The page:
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Australian Rugby Sevens star Ed Jenkins will once again lead the Qantas Men’s Sevens team onto the pitch at Skilled Park when the first round of the 2012/13 HSBC Sevens World Series kicks off at the Gold Coast Sevens Fever Pitch this weekend.
As the first and only home tournament in the nine rounds of the Series, which takes place in cities across the world, Jenkins is looking forward to playing his chosen form of Rugby and Captaining one of Australia’s most experienced Rugby Sevens teams yet.
Jenkins’ Rugby Sevens career began in 2006 at Sydney University when First Grade Coach, Billy Millard, who was also the Coach of the Australian Sevens program at the time, invited Jenkins to a Rugby Sevens camp on the Gold Coast.
Jenkins has stuck with Rugby Sevens ever since current Qantas Men’s Sevens Coach Michael O’Connor joined the program in 2007 and wouldn’t have it any other way.
Looking back, the Rugby Sevens devotee says his decision to focus on the seven-a-side format has been great and is what has brought him success.
“My body couldn’t handle a whole year of Sevens at the same time as 15s, so making that decision was the thing that helped me the most,” Jenkins says.
“I was playing a bit of 15s at Sydney Uni and was part of the NSW Waratahs program but doing both and crossing over between the two made me a bit frustrated.
“Towards the end of 2010 I’d had a few injuries which made it hard to juggle both, so I decided just to focus on Sevens.
“In the last two years I haven’t been able to play any 15s for Sydney Uni, but at the same time that has meant I’ve been a lot better off and fitter for the Sevens program.”
Jenkins can’t hide his passion for Rugby Sevens. Recently speaking with rugby.com.au he explained the main differences between the two Rugby formats and why he made the choice to stick to Sevens.
“You’ve got to have the general skills set of a 15s player, so your catch-pass, one-on-one defence, tackles, and the ruck. But I guess the huge difference between Sevens and 15s is the fitness involved.
“We play six games over a weekend, whereas 15s has one game a week.
“You have to have the ability to back up game after game with a two hour rest/recovery period, so your mental toughness has to be right up there as well.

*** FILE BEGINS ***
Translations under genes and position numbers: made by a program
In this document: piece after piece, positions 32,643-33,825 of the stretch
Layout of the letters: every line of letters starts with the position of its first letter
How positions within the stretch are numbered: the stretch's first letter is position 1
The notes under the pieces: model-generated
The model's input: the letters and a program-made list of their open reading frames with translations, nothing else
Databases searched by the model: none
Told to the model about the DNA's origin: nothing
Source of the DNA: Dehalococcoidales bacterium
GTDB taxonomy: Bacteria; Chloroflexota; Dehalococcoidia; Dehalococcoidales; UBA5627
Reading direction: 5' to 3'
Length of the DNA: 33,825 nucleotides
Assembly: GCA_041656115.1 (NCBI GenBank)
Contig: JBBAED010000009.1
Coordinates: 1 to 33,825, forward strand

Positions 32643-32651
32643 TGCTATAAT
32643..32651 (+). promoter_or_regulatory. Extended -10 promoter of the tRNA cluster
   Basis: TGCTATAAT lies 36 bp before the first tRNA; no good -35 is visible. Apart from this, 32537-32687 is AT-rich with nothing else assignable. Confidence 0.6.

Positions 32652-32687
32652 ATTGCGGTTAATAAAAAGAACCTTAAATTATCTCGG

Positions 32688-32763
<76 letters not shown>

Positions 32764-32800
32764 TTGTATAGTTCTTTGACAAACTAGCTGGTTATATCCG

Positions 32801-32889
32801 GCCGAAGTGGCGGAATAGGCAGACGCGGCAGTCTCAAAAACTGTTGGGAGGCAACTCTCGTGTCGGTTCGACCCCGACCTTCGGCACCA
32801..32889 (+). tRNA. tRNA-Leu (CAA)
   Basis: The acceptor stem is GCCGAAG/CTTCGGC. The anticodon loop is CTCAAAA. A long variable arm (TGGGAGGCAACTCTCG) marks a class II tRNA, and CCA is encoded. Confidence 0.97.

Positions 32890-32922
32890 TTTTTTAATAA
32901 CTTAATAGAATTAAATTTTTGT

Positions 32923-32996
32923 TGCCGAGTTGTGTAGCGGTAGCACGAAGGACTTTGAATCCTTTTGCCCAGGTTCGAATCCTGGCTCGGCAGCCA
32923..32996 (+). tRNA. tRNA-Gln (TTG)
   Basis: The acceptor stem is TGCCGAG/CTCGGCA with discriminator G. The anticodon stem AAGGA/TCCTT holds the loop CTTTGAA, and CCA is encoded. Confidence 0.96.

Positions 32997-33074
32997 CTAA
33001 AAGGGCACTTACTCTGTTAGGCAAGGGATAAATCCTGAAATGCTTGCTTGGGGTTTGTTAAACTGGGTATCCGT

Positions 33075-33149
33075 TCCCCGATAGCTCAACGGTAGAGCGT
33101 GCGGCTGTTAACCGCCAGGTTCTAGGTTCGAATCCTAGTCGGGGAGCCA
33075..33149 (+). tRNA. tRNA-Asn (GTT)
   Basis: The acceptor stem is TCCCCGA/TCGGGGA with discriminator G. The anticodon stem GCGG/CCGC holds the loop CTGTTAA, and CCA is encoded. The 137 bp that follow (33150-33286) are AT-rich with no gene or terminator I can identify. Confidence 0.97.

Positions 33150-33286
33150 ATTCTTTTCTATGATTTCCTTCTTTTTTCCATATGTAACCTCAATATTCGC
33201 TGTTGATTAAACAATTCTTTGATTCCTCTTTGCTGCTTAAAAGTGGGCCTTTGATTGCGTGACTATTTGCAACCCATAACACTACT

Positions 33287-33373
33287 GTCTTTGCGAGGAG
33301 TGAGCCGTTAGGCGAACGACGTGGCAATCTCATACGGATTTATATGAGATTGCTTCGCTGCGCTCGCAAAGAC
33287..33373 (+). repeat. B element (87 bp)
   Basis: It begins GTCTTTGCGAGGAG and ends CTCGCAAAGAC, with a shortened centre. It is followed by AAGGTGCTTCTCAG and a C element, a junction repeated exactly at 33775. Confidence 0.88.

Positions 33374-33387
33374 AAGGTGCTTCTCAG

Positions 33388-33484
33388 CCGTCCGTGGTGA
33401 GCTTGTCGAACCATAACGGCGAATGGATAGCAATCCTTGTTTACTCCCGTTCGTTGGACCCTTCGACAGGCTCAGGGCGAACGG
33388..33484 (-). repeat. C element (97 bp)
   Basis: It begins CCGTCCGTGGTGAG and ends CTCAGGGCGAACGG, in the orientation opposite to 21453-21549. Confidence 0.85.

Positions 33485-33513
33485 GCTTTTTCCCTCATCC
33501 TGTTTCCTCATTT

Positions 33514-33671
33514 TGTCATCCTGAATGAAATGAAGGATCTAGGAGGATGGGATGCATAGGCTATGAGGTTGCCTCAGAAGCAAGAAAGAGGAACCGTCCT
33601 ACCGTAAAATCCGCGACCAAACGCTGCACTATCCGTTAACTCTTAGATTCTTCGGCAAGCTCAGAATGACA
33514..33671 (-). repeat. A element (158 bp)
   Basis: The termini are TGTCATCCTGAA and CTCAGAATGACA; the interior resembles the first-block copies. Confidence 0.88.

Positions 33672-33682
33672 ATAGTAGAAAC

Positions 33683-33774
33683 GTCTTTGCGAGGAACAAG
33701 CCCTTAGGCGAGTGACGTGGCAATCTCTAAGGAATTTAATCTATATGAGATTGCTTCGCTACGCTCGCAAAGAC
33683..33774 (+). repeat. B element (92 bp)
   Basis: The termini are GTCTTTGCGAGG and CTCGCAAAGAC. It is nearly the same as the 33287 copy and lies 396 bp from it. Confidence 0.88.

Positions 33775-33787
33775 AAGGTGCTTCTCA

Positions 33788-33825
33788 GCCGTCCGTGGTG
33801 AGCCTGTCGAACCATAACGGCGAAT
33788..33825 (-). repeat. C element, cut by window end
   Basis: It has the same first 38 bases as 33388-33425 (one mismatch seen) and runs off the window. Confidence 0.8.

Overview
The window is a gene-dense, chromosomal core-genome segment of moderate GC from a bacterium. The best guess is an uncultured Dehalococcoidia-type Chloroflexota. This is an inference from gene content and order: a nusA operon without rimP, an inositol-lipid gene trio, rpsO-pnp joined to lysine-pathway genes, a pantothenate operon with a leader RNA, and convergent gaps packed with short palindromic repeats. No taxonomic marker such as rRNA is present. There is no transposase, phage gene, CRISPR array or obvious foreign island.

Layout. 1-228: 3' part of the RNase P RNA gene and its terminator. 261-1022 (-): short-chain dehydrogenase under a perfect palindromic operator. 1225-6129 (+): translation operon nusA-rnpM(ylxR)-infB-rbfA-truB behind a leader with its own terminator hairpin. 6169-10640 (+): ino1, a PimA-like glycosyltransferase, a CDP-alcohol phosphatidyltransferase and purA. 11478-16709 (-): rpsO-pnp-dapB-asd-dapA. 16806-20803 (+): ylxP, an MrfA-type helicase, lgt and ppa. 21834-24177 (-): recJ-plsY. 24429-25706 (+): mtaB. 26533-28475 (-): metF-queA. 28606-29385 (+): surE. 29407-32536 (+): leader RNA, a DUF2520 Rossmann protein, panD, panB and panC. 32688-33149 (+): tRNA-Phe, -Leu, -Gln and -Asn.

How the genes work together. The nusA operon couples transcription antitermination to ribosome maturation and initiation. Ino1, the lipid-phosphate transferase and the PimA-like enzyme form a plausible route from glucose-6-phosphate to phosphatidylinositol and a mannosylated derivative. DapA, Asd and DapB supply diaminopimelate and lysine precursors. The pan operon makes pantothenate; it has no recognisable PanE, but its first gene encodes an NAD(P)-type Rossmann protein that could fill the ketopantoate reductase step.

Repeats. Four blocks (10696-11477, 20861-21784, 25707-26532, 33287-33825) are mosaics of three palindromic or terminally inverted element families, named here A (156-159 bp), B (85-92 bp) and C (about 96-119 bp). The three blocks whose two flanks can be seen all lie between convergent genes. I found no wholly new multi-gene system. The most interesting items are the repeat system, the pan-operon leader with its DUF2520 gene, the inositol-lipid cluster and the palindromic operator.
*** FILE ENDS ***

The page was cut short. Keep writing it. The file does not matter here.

“In 15s they travel to South Africa, New Zealand and Europe and that’s usually where the travel stops.
“Whereas in Sevens there are nine legs in the IRB World Series and then on top of that we play tournaments overseas in Samoa and with the World Cup in Moscow and the Commonwealth games in Glasgow.
“To be able to play a sport you love and travel the world at the same time is a no brainer for me so Sevens is the way to go.”
As a regular Australian Rugby Sevens international representative with a host of World Series and a Commonwealth Games silver medal under his belt, Jenkins is thankful for the opportunities the game of Rugby Sevens has presented him.
“A highlight would have to be the 2010 Commonwealth Games,” Jenkins says.
“You realise you’re part of the bigger picture representing Australia at a tournament like that and it’s quite exciting to be part of the athlete’s village.
“It was a huge responsibility and a huge honour to represent my country.
“And now, looking forward, the Olympic Games will be like the Commonwealth Games multiplied by a hundred.
“For these younger guys coming through at the moment it’s definitely something to be focusing on.”
First and foremost however, the Qantas Men’s Sevens Captain is focused on the 2012/13 HSBC Sevens World Series when it kicks off at Gold Coast Sevens Fever Pitch on Saturday 13 and Sunday 14 October.
“Last year we probably lacked a bit in consistency, so for each tournament in this Series it’ll be a big focus of ours.
“We let ourselves down a bit in some of the rounds last year so we’re definitely going to try to be a lot more competitive and be placed right up the top at the end of each tournament, which will hopefully get us a good result come the end of the year when the rankings are out.
“The Rugby itself is at a high level; the Kiwis are always competitive and will definitely put a show on this year.
“But also you’ve got intervals and breaks where the crowd really get involved and have a good time.
“I think it’s great for the crowd to be involved. It’s two days of Rugby but it’s not just the Rugby that fans are there for, it’s the whole atmosphere that’s created.
“In Hong Kong and Dubai and Twickenham the atmosphere they create is just unbelievable and the fans love it, so it’s certainly more than just Rugby.”
Catch Ed with the rest of the Qantas Men’s Sevens squad and join the exciting atmosphere at Skilled Park by securing your tickets now to Gold Coast Sevens Fever Pitch on Saturday 13 and Sunday 14 October, visit ticketek.com.au.
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